Search
Generic filters

Pregnenolone: Mother Hormone

Pregnenolone is a natural hormone that governs memory, boosts mood, and supports healthy sleep patterns.
Pregnenolone Mother Hormone Benefits and Precautions

Overview

Pregnenolone is naturally produced from cholesterol in the adrenal glands, gonads, and brain. It is a precursor of DHEA, progesterone, estrogen, testosterone, cortisol, and other hormones. Optimal levels are needed for mental health and cognition. Diet, stress, exercise, hypothyroidism, and your age affect how much pregnenolone your body produces. By age 70, most people only have 60% of optimal levels.

Key Benefits

  • Supports mental acuity
  • Protects against age-related memory impairment
  • Supports uplifted mood
  • Helps lower cholesterol levels
  • Helps relieve stress
  • May provide anti-aging effects
  • Supports restful sleep

History of Usage

Adolf Butenandt and colleagues synthesized pregnenolone for the first time in 1934. It was originally used in medicine in the 1940s as an anti-inflammatory treatment. Pregnenolone is a neurosteroid and anti-inflammatory drug that was used to treat rheumatoid arthritis and soft-tissue rheumatism in the 1950s but is no longer accessible commercially. Rather than that, it is now sold as a dietary supplement. It can be taken orally, used topically, or injected into the muscle.

Biochemistry

The primary steroid produced from cholesterol is pregnenolone (PREG). PREG is synthesized in three major locations: the gonads, adrenal glands, and brain, and is subjected to a variety of metabolizing pathways that are controlled by a variety of variables. When considering steroids in their whole, PREG is frequently referred to as the precursor to other steroids because it is metabolized in the body to estrogen.

Pregnenolone and its derivatives stimulate neuronal activity by improving learning and memory, alleviating depression, stimulating locomotor activity, and boosting neuronal cell survival. They accomplish this by activating a variety of target proteins found in the cytoplasm or on the cell membrane. Pregnenolone and its metabolites bind to receptors such as microtubule-associated proteins and neurotransmitter receptors, eliciting a variety of reactions such as microtubule stabilization, increased intracellular ion flow, and dopamine release. The broad spectrum of neurosteroids’ activities suggests that pregnenolone derivatives may have a bright future in the treatment of neurological illnesses.

Pregnenolone supplementation is molecularly identical to the pregnenolone produced naturally by the body. Pregnenolone is synthesized from wild yams (Dioscorea villosa), which are grown in Mexico and other tropical locations worldwide. After extracting diosgenin from the yams, the component is synthesized to form pregnenolone.

Consuming meals high in healthy fats such as avocados, coconut oil, olive oil, walnuts, salmon, chia seeds, and flax seeds promotes pregnenolone synthesis.

Recent Trends

Because pregnenolone is supposed to reduce the aging process (though this has not been established) and because cognitive impairment diseases such as Alzheimer’s are on the rise, sales are expected to continue to grow among seniors.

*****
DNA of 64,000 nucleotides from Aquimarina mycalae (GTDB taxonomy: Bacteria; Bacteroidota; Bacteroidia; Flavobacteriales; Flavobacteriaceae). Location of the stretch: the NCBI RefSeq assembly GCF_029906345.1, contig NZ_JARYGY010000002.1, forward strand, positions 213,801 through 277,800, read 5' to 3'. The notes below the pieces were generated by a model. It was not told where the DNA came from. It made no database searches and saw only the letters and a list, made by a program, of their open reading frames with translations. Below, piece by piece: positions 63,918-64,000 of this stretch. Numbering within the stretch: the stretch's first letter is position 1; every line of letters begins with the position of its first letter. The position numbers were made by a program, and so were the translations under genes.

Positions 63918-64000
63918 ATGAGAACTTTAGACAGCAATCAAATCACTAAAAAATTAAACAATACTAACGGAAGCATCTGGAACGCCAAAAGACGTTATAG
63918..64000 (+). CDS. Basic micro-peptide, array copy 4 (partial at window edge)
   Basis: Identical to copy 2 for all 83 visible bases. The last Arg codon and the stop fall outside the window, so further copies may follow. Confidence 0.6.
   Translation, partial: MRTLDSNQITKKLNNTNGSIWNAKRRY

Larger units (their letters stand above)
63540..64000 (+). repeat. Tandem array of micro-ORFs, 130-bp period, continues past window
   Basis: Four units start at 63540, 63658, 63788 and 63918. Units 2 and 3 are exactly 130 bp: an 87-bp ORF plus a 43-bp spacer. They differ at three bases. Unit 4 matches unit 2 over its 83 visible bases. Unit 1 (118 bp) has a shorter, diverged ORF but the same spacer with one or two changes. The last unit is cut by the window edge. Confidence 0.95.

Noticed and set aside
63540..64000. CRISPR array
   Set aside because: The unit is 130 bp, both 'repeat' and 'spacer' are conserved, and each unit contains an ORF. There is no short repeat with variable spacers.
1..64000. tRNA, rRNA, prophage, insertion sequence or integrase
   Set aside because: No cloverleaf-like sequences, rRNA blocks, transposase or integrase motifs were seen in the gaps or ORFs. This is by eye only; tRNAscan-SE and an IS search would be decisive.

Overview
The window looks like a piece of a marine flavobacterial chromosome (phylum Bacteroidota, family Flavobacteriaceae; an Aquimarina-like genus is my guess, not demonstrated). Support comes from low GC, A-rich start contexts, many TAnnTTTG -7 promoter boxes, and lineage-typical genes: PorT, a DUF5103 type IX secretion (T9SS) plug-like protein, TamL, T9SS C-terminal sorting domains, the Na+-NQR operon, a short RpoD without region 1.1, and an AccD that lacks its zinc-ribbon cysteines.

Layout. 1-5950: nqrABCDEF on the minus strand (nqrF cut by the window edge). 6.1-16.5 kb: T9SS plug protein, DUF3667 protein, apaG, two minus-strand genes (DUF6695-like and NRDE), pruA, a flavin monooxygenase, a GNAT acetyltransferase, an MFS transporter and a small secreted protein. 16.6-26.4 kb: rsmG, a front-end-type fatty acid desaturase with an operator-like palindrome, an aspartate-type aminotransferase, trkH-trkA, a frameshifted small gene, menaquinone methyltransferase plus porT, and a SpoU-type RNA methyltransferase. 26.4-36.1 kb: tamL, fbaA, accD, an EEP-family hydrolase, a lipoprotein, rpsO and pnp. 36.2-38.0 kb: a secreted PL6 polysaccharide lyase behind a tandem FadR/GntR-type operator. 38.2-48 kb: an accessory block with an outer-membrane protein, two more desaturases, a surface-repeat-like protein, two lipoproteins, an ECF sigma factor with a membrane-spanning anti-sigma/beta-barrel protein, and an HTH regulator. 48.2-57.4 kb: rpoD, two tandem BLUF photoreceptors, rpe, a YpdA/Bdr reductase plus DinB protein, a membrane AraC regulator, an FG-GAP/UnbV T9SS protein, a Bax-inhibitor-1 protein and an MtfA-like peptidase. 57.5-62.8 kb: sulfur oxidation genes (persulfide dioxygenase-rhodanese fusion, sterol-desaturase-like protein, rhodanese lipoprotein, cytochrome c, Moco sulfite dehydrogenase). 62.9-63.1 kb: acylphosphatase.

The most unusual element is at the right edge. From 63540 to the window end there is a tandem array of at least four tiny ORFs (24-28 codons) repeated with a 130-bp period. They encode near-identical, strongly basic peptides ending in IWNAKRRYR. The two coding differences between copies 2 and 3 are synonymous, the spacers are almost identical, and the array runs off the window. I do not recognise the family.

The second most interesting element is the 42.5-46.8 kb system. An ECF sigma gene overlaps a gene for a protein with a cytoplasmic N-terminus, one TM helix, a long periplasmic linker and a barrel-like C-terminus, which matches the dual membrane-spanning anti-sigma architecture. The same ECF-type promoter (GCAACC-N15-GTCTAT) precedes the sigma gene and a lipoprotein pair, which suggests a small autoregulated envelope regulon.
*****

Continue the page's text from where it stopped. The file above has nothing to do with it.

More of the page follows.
Precautions

  1. Women who are pregnant or breastfeeding should abstain from taking pregnenolone.
  2. Before beginning to use pregnenolone, consult your health care provider.
  3. Individuals who are estrogen-sensitive, such as those who have breast cancer, uterine cancer, ovarian cancer, endometriosis, or uterine fibroids, should avoid using pregnenolone.
  4. Take no estrogen, progesterone, or testosterone if you are already taking any of these hormones.
  5. Pregnenolone may cause skin rashes, acne, hair loss, diarrhea or constipation, difficulty sleeping, excitement, sweating, or tremor in certain individuals. Additionally, it can result in an irregular heartbeat, depressed mood, hunger changes, muscle soreness, or irritation.
References
  1. Darnaudery M, Pallares M, Piazza PV, Le Moal M, Mayo W. The neurosteroid pregnenolone sulfate infused into the medial septum nucleus increases hippocampal acetylcholine and spatial memory in rats. Brain Res. 2002 Oct 4;951(2):237-42.
  2. 5. Mayo W, Lemaire V, Malaterre J, et al. Pregnenolone sulfate enhances neurogenesis and PSA-NCAM in young and aged hippocampus. Neurobiol Aging. 2005 Jan;26(1):103-14.
  3. 6. Jaliffa CO, Howard S, Hoijman E, et al. Effect of neurosteroids on the retinal gabaergic system and electroretinographic activity in the golden hamster. J Neurochem. 2005 Jul 11.
  4. Dzugan SA, Arnold SR. Hypercholesterolemia treatment: a new hypothesis or just an accident? Med Hypotheses. 2002 Dec;59(6):751-6
  5. Vallée M. Neurosteroids and potential therapeutics: Focus on pregnenolone. J Steroid Biochem Mol Biol. 2016 Jun;160:78-87. doi: 10.1016/j.jsbmb.2015.09.030. Epub 2015 Oct 1. PMID: 26433186.
  6. McGavack TH, Chevalley J, Weissberg J. The use of delta 5-pregnenolone in various clinical disorders. J Clin Endocrinol Metab. 1951 Jun;11(6):559-77.
  7. Weng JH, Chung BC. Nongenomic actions of neurosteroid pregnenolone and its metabolites. Steroids. 2016 Jul;111:54-59. doi: 10.1016/j.steroids.2016.01.017. Epub 2016 Feb 1. PMID: 26844377.
  8. Osuji IJ, Vera-Bolaños E, Carmody TJ, Brown ES. Pregnenolone for cognition and mood in dual diagnosis patients. Psychiatry Res. 2010 Jul 30;178(2):309-12. doi: 10.1016/j.psychres.2009.09.006. Epub 2010 May 21. PMID: 20493557.
  9. Araghiniknam M, Chung S, Nelson-White T, Eskelson C, Watson RR. Antioxidant activity of dioscorea and dehydroepiandrosterone (DHEA) in older humans. Life Sci. 1996;59(11):L147-57.
  10. George MS, Guidotti A, Rubinow D, Pan B, Mikalauskas K, Post RM. CSF neuroactive steroids in affective disorders: pregnenolone, progesterone, and DBI. Biol Psychiatry. 1994 May 15;35(10):775-80.